Thursday, May 2, 2013

Where is the way?

Being a Christian is a curious pathway to travel. We cherish the thought that it is an upward path ("onwards and upwards"), towards a goal (the mountain top?), but we are in constant tension between the path being a very narrow ridge (only the faithful few, of which I am glad to be one, will make it) and a very wide way (God loves and calls all people to belong to him, it is a comfort to be part of a popular movement).

For myself I am increasingly dubious about proposals for being Christian which define 'Christian' in narrow terms so that those who will reach the mountain top are predetermined to be (say) Calvinists, or Catholics or Pentecostalists  but not all of the above. Yet I am also crystal clear that what we believe matters, that (for instance) Mormonism is not able to be accommodated into the broadest understanding of Christian orthodoxy. Or, to go back to yesterday's post, I think it matters how we approach the Bible as the Holy Scripture of the church, and thus it is worth being Mark Thompson taking time and trouble to call out error within the church.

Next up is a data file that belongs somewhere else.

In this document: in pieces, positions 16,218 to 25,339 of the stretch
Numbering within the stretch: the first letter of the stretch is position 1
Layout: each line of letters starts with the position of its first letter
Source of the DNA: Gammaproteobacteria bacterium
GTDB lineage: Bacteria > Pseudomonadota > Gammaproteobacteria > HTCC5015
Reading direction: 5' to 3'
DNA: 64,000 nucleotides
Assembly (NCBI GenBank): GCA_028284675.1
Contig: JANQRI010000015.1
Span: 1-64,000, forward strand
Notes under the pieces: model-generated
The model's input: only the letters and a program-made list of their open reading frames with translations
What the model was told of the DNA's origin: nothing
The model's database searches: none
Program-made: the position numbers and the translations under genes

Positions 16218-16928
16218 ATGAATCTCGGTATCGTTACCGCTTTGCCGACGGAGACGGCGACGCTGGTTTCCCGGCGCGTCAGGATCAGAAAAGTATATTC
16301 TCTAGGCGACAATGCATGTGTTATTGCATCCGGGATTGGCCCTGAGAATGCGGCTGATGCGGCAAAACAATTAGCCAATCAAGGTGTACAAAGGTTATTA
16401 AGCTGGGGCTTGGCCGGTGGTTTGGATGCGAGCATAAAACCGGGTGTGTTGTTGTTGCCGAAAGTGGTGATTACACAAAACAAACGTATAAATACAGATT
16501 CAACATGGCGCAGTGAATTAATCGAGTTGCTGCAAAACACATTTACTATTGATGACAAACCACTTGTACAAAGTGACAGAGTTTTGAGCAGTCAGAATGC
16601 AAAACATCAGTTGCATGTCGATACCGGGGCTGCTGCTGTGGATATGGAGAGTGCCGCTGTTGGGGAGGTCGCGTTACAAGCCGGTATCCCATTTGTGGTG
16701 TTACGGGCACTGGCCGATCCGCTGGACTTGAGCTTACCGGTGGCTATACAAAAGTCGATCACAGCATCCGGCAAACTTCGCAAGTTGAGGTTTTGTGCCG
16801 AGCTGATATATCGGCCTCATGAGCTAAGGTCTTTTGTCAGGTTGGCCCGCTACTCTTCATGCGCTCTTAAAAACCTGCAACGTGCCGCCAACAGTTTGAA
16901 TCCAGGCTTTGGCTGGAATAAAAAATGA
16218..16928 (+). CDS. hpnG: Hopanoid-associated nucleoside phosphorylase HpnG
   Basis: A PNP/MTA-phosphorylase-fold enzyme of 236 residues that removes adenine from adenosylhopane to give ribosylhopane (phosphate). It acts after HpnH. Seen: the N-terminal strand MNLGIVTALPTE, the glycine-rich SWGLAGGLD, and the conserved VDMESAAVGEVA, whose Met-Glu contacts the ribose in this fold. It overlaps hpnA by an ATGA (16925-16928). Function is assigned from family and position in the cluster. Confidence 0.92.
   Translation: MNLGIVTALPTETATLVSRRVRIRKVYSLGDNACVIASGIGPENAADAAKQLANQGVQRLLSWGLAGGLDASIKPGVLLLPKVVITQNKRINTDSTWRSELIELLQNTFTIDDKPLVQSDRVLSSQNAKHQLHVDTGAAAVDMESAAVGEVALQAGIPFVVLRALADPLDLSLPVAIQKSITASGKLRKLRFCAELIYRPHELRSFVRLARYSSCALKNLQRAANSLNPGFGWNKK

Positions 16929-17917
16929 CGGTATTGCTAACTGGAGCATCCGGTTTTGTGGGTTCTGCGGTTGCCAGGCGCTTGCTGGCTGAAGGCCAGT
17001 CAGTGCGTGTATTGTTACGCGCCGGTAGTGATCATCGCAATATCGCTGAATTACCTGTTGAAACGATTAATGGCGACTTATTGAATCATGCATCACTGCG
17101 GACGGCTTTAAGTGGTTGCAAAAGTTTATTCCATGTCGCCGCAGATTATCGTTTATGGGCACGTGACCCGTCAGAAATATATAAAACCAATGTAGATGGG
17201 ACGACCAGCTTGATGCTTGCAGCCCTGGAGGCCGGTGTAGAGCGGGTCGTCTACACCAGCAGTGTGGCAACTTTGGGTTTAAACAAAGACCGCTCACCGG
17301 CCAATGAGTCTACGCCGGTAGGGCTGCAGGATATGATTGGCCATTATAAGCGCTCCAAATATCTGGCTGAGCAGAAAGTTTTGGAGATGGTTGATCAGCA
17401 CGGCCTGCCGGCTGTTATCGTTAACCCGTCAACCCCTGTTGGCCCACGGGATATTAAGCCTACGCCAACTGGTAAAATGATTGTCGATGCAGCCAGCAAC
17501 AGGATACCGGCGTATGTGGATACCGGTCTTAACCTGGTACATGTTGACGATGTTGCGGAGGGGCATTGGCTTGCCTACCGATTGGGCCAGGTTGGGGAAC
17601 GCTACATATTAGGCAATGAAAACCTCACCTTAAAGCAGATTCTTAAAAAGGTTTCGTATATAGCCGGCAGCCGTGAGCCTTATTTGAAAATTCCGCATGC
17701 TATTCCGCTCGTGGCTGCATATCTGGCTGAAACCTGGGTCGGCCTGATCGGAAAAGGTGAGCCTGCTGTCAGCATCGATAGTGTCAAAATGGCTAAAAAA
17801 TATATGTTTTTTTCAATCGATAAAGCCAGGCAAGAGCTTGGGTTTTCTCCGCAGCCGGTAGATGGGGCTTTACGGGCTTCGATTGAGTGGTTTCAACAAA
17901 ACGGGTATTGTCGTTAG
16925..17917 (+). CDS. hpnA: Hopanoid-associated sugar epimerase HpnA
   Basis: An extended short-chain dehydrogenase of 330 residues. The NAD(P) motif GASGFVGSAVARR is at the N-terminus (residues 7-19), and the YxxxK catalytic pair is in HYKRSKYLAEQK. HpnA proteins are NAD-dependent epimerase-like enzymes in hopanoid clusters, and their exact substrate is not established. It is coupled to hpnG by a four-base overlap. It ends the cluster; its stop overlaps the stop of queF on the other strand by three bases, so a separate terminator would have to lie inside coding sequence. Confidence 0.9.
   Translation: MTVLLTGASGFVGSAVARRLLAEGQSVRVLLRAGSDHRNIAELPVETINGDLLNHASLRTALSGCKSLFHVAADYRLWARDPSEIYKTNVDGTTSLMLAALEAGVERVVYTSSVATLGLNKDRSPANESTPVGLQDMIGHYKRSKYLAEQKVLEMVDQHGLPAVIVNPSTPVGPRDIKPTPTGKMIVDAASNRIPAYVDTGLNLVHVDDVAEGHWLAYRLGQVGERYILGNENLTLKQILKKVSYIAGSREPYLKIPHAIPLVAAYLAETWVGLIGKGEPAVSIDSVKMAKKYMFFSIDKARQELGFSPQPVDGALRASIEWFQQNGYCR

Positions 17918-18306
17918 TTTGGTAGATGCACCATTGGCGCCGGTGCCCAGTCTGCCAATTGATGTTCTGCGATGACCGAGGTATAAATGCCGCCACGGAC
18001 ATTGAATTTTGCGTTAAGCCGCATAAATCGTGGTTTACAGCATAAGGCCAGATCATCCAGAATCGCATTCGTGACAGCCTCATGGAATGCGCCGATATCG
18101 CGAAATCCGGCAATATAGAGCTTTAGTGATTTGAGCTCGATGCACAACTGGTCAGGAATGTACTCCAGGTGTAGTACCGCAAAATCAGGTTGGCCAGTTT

Within this tension of what it means to be a Christian, engaging with the width of the way, a worthwhile read, both the article and the ensuing comments is found on Fulcrum, where Gordon Kuhrt reviews Engaging with Martyn Lloyd-Jones - the Life and Legacy of 'the Doctor'.

1 comment:

Anonymous said...

Seeking the answer to questions that Scripture keeps at least partially veiled will always leave us perplexed to some degree. Faith always has to reckon with some amount of tension, which means holding together statements that formally, at least, may appear contradictory: e.g., 'God so loved the world etc' and 'Strait is the gate and narrow is the path that leadeth unto life and few there are that find it.' The majority of the human race has never been baptised or consciously Christian. Have they no purpose in God's plan? Of course not - but that hasn't been disclosed to us. We may speculate (e.g. with counter-factual Molinism or in the way C S Lewis does in the conclusion of The Last Battle), but our first duty is to spread the light we are given (not put it under a bushel) and to guard the deposit of the Gospel (not to throw it away).